It can take several weeks or even months for prices to return to normal. These corrections often result in a return to normalcy or a bullish market. The fine wine market has a bullish long-term trajectory, and small downturns in the cycle are normal.


Vinovest has completed its second whiskey sale in the third quarter. The casks of high-rye Bourbon were bought for $1413.75 each and sold for $1850 each seven months later. This translates into a return of 30.31% for Vinovest’s clients.

The exit marks the second one as part of our contract with a private buyer. Both casks delivered the same returns over identical hold times. The lone difference was the recipe, with one barrel containing 75% corn, 21% rye, and 4% barley and the other featuring 70% white corn, 20% rye, and 10% barley.

It’s still not too late to start adding whiskey to your collection. Please find out more about our American & Scotch offerings by clicking here.


A soft market. A market of buyers. Whatever you call it, many of the trends that shaped wine sales in the third quarter will continue in the fourth.

The market has slowed down. The Livex 1000 dropped only -0.8% last month, compared to -8.7% during the first seven weeks of the year. Does this mean that the decline is over? Perhaps. It will take some time to determine whether or not the stabilization is an indication of a recovery.

So, what’s the cause of this stabilization? There are a couple of possible answers. First, sellers may adjust their prices to align with the bids of buyers more closely. Second, more buyers are entering the market. The wine marketplace Liv-ex has reported increased trading activity in value and volume in recent months.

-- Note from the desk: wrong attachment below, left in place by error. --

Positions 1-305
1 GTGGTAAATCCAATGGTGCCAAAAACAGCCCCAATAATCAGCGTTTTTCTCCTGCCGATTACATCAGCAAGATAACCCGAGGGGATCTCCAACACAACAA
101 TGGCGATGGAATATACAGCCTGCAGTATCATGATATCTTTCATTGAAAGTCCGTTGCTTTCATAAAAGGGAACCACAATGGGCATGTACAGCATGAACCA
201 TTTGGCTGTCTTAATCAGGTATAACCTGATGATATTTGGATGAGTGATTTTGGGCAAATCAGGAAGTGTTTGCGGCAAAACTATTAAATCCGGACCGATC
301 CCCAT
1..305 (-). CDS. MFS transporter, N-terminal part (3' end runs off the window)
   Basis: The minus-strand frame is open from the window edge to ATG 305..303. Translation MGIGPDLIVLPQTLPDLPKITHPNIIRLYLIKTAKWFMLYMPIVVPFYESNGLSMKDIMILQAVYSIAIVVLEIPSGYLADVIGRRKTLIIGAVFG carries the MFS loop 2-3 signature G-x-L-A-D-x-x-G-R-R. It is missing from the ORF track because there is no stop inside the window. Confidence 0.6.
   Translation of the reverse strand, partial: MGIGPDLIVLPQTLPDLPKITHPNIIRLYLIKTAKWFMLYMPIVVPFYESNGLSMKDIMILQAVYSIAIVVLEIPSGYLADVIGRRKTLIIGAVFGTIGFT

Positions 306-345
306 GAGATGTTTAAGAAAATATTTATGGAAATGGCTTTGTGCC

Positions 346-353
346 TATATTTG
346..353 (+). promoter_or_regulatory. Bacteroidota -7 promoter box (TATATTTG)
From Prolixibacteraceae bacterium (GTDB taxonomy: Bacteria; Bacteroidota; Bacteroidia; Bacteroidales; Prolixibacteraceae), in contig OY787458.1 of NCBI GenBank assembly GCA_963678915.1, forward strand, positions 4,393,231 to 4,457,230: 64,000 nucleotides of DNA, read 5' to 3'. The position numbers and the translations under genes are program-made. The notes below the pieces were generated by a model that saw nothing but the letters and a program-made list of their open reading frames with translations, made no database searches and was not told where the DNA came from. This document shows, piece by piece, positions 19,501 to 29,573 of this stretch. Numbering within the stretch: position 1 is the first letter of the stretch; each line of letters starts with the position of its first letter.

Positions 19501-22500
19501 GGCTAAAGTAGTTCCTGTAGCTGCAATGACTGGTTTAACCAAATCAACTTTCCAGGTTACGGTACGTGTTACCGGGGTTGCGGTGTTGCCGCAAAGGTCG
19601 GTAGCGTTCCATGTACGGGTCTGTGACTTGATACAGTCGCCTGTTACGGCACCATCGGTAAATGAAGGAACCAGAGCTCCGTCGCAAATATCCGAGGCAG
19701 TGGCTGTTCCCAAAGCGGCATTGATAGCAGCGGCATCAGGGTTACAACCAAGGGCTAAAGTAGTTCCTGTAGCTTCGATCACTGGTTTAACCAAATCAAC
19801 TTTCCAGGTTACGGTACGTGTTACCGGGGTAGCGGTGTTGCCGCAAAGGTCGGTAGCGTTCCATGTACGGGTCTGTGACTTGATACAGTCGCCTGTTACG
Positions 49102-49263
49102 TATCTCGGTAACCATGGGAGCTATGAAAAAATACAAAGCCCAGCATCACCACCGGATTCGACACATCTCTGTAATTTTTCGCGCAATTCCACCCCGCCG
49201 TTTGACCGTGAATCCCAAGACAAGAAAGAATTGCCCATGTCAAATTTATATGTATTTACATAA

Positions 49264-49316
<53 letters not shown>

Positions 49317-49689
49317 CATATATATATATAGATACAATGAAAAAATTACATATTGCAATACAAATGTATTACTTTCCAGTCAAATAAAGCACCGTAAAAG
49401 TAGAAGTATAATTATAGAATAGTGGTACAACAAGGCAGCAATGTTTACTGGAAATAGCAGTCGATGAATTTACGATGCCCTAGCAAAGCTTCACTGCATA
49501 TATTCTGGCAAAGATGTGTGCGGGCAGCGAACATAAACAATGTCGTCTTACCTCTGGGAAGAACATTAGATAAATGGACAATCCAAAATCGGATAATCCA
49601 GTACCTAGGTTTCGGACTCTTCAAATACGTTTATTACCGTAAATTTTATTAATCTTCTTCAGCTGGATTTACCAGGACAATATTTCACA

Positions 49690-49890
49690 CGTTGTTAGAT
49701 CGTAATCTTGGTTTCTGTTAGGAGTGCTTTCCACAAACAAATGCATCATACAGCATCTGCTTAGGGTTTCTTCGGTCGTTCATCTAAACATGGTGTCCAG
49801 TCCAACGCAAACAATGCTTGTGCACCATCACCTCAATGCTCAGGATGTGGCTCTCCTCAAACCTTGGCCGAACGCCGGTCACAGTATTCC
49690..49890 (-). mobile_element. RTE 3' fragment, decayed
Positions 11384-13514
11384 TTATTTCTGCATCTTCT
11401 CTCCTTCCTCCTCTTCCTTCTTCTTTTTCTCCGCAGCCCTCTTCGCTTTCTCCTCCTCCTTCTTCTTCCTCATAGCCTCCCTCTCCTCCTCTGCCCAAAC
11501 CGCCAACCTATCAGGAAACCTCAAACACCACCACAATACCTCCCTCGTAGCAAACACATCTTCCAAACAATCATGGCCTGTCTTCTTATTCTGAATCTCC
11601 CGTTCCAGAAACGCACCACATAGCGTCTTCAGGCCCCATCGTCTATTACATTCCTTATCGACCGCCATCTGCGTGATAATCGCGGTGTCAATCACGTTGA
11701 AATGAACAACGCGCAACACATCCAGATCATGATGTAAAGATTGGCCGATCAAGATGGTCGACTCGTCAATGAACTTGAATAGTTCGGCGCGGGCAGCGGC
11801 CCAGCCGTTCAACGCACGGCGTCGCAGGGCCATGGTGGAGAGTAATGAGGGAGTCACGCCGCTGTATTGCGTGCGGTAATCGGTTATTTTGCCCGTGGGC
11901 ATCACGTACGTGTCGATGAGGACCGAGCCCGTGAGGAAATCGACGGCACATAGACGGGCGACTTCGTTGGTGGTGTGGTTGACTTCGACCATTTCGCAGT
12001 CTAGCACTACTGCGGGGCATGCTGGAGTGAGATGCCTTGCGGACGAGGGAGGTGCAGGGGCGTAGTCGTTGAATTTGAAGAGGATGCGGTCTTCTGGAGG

The market should reward active buyers if conditions remain unchanged, particularly as the dollar and euro have fallen to their lowest levels in six months against the pound. The favorable forex movement increases the buying power of those who have US dollars. Many top brands offer attractive discounts.

Here are some notable wines that have been trading at below their original release price as of the date of publication:

Sellers are not expected to see the same favorable conditions as buyers, with supply outpacing demand. As our Head of Wine, Liz Dowty Mitchell, noted, “In general, I’d recommend continuing to hold your assets if possible since the end of the year is not the best time to sell. There are always exceptions to this, but it will be at the producer level rather than the regional level.”